Cannabis as a harmful drug has been dominant for so long, that many people still have trouble accepting the plant’s demonstrated medicinal effects and the proven effects on medical marijuana have shifted dramatically in the last decades. The list of legal “users” that could benefit from it include pain from AIDS, nausea, glaucoma, Crohn’s disease and muscle spasms related to multiple sclerosis, and a host of other conditions to those marijuana has effectively treated. Cannabis is still difficult and risky to obtain for millions of people who could benefit from it. Loosening marijuana laws would help many of these people, and repealing prohibition would help all of them.
For years Peru, one of the leading coca growers and among the top cocaine producers in the world, waged a fierce war on all drugs and illegal substances. It is all the more surprising that now there seems to be a rethinking, at least concerning cannabis.
Yesterday the Peruvian government under President Pedro Pablo Kuczynski introduced a bill to the Peruvian Congress that would legalize the import, sale and consumption of medicinal marijuana and cannabis derivatives for the treatment of serious and terminal illnesses. Trafficking and the recreational use of cannabis, however, would remain a crime.
While today the use of marijuana is controversial and illegal in countless countries, the cannabis plant is one of the oldest cultivated crops. For thousands of years, it was used to make clothes, ropes, paper and pottery and was consumed and worshipped as medicine. But in the 1930s it was prohibited, some say on flimsy grounds, others to protect people from dangerous side effects. Anyway, it seems that after over 80 years of banning the age-old plant, the ancient knowledge of the beneficial effects of cannabis is slowly brought back to our modern world.
Numerous countries already have recognized the medicinal properties of marijuana, including but not limited to relieving chronic and excruciating pain, alleviating muscle spasm in patients with epilepsy and tics of Tourette syndrome patients, reducing nausea during cancer treatment, improving appetite and sleep, and legalized the usage of the cannabis plant and plant derivatives for medicinal purposes.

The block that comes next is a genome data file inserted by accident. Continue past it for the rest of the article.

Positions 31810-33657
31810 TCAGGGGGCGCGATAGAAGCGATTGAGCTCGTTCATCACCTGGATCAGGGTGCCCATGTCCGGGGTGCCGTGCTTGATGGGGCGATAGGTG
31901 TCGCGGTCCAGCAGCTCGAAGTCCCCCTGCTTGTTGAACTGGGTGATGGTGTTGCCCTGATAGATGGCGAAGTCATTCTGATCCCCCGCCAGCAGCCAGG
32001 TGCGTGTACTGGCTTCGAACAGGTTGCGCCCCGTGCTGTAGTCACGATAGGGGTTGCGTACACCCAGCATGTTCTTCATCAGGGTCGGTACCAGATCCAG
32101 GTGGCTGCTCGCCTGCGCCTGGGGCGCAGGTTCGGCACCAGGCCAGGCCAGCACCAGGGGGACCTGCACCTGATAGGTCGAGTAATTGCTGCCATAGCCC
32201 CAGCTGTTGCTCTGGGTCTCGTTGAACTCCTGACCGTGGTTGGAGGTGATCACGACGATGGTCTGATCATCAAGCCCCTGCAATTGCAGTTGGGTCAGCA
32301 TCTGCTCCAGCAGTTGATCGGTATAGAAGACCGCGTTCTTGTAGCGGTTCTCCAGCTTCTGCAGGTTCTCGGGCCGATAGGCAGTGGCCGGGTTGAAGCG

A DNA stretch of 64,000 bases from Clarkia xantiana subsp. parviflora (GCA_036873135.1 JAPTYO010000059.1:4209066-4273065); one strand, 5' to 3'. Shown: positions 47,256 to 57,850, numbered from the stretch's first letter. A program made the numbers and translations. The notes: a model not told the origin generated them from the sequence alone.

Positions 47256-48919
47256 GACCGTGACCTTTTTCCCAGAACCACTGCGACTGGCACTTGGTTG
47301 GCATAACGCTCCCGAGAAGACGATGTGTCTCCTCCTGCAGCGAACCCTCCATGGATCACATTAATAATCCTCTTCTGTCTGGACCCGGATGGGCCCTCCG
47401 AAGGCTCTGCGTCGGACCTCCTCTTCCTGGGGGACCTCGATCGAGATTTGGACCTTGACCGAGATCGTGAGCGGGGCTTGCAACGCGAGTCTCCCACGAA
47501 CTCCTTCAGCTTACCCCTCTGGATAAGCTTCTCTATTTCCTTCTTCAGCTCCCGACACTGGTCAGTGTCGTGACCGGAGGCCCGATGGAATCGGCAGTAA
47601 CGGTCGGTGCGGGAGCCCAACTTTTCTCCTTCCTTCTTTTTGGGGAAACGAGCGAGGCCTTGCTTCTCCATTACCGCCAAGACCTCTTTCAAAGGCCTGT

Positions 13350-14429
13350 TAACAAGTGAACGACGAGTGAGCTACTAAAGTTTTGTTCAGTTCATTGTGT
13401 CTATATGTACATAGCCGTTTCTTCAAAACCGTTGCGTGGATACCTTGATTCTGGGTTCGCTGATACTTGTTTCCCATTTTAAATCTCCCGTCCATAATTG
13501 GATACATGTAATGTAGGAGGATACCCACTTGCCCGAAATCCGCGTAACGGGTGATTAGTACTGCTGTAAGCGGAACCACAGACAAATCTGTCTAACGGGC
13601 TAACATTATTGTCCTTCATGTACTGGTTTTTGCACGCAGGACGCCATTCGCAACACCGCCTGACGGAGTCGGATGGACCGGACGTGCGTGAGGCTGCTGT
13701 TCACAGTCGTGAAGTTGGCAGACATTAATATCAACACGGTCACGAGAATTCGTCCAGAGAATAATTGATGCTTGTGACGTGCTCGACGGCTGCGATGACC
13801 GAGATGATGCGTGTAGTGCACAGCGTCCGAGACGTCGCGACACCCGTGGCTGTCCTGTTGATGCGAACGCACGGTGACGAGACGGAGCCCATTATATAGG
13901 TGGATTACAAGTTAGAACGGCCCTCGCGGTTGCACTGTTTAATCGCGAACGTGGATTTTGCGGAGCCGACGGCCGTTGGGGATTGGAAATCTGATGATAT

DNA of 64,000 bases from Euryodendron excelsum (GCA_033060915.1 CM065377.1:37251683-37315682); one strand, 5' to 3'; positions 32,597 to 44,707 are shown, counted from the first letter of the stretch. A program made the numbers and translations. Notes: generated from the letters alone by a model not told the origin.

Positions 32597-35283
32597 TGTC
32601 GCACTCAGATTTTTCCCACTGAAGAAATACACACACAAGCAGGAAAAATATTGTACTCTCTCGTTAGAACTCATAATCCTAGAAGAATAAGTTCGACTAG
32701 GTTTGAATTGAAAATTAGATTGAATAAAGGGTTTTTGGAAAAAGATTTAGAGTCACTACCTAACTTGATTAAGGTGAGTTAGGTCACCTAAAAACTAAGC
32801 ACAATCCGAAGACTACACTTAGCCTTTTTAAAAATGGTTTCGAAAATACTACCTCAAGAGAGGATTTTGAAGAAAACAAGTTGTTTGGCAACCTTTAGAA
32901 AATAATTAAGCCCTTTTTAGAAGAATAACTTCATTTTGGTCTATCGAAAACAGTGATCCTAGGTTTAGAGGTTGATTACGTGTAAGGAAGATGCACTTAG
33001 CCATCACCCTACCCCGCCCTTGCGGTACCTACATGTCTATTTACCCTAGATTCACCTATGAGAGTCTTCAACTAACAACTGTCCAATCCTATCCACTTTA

Peru until now wasn’t one of these countries and followed a hardline policy on all drugs. So, the question remains, why the sudden change of mind? Why now introducing a law allowing medical marijuana that is strongly supported by the Peruvian President, the Prime Minister and even the Ministry of Health?
The answer is an incident that happened just a few weeks ago. Peruvian police raided an apartment in the district of San Miguel in Lima and found a lab inside the home where the oil from cannabis plants was extracted. This oil was shared with parents that are members of an association called Buscando Esperanza (Looking for Hope), who would treat their children suffering from epilepsy and various other diseases with it.
As in so many other countries, “normal” parents that saw no other way to help their sick children, broke the law due to missing regulations for the legal usage of medical marijuana and the unwillingness to even consider the beneficial properties of cannabis for certain diseases.
For years the association had petitioned lawmakers trying to get the use of medicinal cannabis legalized; in vain. Now, above mentioned incident, however, got the attention of Peru’s Head of State, who has recognized the necessity of medical marijuana and convinced his government to act immediately.
But don’t celebrate just yet. The proposed bill on medical marijuana has to be approved by the Peruvian Congress first; and this might be a tough nut to crack. The congress is ruled by the conservative opposition party Fuerza Popular (Popular Force), led by Keiko Fujimori, who lost the presidential elections to Pedro Pablo Kuczynski last year. Even though both agreed to work together and act in the best interest of the country, with their comfortable majority the Fuerza Popular can easily block any of the president’s legislative initiatives.